The official name is atherosclerosis. It can begin in childhood and starts when certain white blood cells stick to the lining of the artery. Gradually they make their way through the outer covering of the artery wall and become established there. Over time they grow and form what’s called plaques by collecting droplets of fatty substances, in particular tiny particles of cholesterol (low-density lipoproteins). The more cholesterol in the blood, the faster the plaques grow. As they swell they protrude into the artery restricting the flow of blood.
If the surface of the swelling cracks, a blood clot may form over it (thrombus) and block the already narrowed artery causing a heart attack or it may break away and cause a blockage elsewhere (thrombosis). The fibrous top of the swelling may itself become detached and be carried away in the blood stream, also causing an artery blockage (embolism).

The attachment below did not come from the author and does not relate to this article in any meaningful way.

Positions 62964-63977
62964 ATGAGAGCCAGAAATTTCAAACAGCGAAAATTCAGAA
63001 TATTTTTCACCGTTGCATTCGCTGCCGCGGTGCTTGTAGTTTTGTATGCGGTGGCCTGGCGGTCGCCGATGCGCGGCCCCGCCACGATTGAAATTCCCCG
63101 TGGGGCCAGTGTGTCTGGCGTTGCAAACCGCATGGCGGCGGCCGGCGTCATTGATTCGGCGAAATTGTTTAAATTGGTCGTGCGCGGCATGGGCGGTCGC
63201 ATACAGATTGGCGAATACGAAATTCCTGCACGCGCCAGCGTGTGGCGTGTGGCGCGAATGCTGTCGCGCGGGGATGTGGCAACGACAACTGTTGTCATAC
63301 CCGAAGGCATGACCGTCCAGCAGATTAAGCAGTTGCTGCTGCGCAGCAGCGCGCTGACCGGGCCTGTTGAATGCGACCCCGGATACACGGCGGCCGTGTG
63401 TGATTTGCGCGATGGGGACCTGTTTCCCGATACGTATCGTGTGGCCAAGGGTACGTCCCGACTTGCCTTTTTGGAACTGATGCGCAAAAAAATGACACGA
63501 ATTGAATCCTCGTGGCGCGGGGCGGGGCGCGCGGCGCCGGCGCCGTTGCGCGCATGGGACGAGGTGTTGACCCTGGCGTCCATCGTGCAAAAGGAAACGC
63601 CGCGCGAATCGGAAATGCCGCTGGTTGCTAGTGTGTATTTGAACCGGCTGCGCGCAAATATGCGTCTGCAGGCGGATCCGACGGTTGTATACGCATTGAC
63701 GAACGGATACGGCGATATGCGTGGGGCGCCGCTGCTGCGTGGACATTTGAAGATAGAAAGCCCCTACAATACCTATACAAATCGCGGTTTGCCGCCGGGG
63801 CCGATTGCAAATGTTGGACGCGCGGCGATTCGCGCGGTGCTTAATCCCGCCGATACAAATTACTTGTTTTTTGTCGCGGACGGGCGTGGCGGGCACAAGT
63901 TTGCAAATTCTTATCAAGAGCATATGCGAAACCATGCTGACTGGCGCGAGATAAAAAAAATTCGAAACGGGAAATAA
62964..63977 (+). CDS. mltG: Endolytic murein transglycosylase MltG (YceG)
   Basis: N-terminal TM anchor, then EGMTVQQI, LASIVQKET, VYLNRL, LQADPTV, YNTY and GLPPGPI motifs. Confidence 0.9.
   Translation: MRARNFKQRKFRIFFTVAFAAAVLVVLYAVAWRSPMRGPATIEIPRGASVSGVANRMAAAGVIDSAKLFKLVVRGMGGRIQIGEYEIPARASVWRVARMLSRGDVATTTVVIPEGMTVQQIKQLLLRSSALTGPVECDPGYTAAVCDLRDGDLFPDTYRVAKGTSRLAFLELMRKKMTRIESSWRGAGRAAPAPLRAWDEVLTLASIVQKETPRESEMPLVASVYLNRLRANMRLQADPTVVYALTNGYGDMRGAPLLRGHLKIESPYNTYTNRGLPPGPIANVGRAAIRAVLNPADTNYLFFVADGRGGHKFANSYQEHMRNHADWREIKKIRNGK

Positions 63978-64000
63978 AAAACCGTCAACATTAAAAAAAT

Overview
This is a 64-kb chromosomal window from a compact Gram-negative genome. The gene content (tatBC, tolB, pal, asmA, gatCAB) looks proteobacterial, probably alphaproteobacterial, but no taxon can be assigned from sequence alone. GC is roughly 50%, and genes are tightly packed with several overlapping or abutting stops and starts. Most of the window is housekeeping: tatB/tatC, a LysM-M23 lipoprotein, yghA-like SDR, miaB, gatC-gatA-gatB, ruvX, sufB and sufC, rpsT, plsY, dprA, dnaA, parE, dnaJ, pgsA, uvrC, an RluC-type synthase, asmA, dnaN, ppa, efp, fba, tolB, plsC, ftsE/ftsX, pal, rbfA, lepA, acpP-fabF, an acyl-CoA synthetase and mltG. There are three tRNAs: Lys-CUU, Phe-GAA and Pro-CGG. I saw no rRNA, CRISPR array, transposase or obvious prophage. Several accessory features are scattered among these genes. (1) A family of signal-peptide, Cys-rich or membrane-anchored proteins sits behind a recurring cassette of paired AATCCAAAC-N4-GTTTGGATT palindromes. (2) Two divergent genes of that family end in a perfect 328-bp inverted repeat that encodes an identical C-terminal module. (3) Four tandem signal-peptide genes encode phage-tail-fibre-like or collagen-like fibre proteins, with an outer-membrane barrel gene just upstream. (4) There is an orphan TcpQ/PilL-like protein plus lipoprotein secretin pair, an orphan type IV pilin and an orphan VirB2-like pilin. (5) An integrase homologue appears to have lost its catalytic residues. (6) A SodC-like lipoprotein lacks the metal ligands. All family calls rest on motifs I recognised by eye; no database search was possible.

As with all heart-related diseases, vegetarians suffer less than meat eaters and the more meat you eat, the more likely you are to end up with clogged arteries. It’s a very serious condition but fortunately, recent research shows that an animal-free diet can actually heal some of the damage done to the arteries. A low-fat, vegetarian diet eaten for just a year can actually reverse blockages, resulting in an improved blood flow (29). If you still doubt that simple fruit and veg can have such a dramatic effect, it’s worth listening to William C. Roberts, distinguished editor-in-chief of the prestigious American Journal of Cardiology:
“Although human beings eat meat we are not natural carnivores. No matter how much fat carnivores eat they do not develop atherosclerosis. When we kill animals to eat them, they end up by killing us because their flesh, which contains cholesterol and saturated fat, was never intended for human beings who are natural herbivores” (30).